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Structured Writing

Structured writing is a technique invented in 1965 by Robert E. Horn, a psychologist at Columbia University. The idea behind structured writing is to organize written information in a way that makes it as easy to understand as possible. Although you might not have heard the term before, you will certainly have come across elements of it in corporate communications, on which it has had a big influence.

In structured writing, your goals are to do the following:

  • Structure pieces of information into easy-to-assimilate chunks called blocks
  • Understand the different types of blocks
  • Present each block in the optimal way to make it easy to access for your readers

In structured writing, a document is organized into the following:

  • Pieces of information. They can be sentences, formulas or figures. Each piece of information should be clearly expressed as simply as possible. It can take some time and work to achieve this!
  • Blocks. A block is just a chunk of information comprising about nine pieces of information organized around a single topic. Each block has a title to set its focus and make it easy to find. Typically, a block is a subsection in a document.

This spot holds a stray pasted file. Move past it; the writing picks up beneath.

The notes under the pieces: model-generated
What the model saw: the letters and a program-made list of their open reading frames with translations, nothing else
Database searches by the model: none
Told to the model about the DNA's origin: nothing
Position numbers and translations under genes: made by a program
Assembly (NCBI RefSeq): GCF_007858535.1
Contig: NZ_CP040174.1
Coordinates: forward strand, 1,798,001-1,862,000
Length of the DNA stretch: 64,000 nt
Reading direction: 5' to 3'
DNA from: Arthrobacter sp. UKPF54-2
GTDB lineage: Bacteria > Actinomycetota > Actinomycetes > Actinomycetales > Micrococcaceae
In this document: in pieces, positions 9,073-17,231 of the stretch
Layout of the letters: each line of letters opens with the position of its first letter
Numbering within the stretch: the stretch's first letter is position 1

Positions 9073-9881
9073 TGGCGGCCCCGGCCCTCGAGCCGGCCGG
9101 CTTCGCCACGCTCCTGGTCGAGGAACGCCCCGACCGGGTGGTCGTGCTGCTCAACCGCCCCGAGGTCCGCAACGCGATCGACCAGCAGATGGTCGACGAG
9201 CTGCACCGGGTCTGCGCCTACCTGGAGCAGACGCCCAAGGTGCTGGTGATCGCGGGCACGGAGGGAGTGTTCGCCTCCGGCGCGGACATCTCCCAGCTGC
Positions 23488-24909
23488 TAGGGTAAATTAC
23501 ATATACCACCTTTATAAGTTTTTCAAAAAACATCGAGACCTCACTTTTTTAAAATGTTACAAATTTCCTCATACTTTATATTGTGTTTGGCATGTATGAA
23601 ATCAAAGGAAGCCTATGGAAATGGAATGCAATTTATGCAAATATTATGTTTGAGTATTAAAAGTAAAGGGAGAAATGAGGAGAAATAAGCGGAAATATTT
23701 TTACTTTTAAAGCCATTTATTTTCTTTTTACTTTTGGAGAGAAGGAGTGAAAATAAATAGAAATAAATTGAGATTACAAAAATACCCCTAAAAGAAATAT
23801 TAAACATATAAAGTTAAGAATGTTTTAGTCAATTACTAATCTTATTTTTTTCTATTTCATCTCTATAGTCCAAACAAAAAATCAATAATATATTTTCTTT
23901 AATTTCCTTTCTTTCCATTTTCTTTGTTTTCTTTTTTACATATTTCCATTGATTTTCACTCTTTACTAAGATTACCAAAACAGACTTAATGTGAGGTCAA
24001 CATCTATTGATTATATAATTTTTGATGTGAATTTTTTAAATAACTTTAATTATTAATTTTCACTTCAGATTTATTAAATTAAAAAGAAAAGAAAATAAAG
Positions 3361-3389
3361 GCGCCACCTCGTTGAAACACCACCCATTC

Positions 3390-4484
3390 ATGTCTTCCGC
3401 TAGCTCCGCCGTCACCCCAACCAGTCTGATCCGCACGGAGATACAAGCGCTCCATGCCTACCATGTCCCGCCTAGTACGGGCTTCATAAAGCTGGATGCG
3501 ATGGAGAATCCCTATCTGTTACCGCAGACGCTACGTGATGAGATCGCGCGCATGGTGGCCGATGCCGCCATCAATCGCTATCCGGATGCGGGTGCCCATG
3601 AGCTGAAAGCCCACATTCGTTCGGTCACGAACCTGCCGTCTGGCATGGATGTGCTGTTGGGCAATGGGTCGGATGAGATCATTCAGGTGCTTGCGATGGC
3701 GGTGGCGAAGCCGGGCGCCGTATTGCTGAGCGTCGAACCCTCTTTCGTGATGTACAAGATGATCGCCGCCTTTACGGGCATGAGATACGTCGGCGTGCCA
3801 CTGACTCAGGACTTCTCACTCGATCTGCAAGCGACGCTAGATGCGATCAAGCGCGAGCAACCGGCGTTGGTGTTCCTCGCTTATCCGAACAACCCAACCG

• Maps. A map is about nine blocks. Each map also has a heading to define its focus and make it easy to identify. Maps are often sections or chapters in documents.

One of the key ideas in structured writing is that maps and blocks are considered to be reusable and can be combined in different ways to create documents suitable for different purposes. This implies that maps and blocks must, at least to some degree, be able to stand alone. Sadly, there is no commonly used word processor that has tools to explicitly support this kind of reuse!

There are two ways you can use structured writing in OOAD:

  • To present information. Whenever you need to write something for the stakeholders or other project members, you can use structured writing to improve your writing.
  • To capture information. Suppose that a long, windy, poorly written document lands on your desk. You can either spend time puzzling over it each time you need to extract some information from it or you can summarize it using structured writing to highlight the key points. Using structured writing you can often get a poorly written document down to one-tenth of its original size(!) and make the key information readily available at a glance.

Principles

Structured writing has several principles that are designed to make information easy to access, understand, and remember. Different authors describe slightly different sets of principles, and we use the following eight principles [Arlow 1]:

  • Relevance.
    • Include only information relevant to the topic.
    • Filter out irrelevant information.
  • Purpose.
    • What are the audiences for the document?
    • What should they get out of the document?
    • What do you want them to do with the information?
    • How much of the document are they supposed to read?
    • Can you ensure that different audiences can easily identify and access only those parts relevant to them?
    • What is your purpose in communicating? What are you trying to do?